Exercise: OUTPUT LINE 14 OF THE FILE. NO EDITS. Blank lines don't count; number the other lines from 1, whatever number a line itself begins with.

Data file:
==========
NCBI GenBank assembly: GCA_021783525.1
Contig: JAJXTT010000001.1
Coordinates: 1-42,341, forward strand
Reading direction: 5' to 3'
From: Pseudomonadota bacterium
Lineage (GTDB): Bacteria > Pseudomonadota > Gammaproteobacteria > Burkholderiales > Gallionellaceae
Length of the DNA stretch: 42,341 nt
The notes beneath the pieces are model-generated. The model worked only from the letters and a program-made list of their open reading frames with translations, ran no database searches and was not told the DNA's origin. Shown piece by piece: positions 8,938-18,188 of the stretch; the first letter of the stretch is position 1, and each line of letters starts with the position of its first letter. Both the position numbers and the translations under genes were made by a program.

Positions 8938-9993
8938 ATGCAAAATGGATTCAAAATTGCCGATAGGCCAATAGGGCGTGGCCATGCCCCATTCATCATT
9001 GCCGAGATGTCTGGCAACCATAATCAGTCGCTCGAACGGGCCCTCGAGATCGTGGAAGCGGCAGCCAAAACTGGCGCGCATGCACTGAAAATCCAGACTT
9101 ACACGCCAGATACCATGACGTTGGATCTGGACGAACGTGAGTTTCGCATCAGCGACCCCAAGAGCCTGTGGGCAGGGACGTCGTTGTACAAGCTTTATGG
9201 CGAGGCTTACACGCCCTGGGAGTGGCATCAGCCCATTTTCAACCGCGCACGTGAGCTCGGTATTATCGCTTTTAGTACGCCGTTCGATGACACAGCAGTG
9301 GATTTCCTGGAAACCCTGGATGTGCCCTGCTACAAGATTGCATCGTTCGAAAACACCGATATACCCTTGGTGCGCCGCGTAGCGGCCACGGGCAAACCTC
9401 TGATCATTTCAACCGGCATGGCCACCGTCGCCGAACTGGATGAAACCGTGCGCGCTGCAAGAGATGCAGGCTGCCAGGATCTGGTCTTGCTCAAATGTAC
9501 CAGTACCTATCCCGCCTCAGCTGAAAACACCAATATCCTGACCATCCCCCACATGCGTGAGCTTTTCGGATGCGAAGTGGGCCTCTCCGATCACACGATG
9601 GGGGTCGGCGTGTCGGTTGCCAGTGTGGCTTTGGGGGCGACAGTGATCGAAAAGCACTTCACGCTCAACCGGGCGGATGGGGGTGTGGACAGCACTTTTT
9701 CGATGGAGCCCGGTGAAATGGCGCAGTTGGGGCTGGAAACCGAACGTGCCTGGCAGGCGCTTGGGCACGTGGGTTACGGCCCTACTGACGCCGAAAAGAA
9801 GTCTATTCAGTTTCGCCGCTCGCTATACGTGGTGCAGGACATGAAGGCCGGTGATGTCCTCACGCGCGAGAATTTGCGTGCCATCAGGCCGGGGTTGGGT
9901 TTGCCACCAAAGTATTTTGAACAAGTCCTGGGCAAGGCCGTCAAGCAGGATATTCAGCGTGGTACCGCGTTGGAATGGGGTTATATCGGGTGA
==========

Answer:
9301 GATTTCCTGGAAACCCTGGATGTGCCCTGCTACAAGATTGCATCGTTCGAAAACACCGATATACCCTTGGTGCGCCGCGTAGCGGCCACGGGCAAACCTC